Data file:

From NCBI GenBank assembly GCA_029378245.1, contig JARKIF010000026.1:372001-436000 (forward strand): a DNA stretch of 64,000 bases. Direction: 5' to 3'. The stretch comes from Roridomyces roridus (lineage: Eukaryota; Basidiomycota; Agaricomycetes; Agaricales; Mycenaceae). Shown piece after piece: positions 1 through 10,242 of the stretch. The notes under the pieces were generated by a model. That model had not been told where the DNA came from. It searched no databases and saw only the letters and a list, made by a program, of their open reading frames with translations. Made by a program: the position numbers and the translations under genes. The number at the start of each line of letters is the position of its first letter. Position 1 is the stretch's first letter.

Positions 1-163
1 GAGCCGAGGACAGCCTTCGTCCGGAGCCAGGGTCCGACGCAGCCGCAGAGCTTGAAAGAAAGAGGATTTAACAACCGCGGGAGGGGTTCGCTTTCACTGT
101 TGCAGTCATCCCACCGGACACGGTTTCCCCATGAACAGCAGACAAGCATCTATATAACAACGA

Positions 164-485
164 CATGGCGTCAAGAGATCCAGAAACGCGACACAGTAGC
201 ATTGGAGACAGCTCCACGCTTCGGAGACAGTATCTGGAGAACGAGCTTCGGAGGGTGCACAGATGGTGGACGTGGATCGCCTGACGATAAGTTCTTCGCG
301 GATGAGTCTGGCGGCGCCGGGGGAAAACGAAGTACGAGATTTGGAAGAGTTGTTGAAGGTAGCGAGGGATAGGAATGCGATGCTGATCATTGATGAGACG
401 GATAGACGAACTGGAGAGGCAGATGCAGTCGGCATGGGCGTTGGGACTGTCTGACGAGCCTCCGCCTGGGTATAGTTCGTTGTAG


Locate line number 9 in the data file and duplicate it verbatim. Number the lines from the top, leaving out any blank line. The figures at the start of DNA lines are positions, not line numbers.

401 GATAGACGAACTGGAGAGGCAGATGCAGTCGGCATGGGCGTTGGGACTGTCTGACGAGCCTCCGCCTGGGTATAGTTCGTTGTAG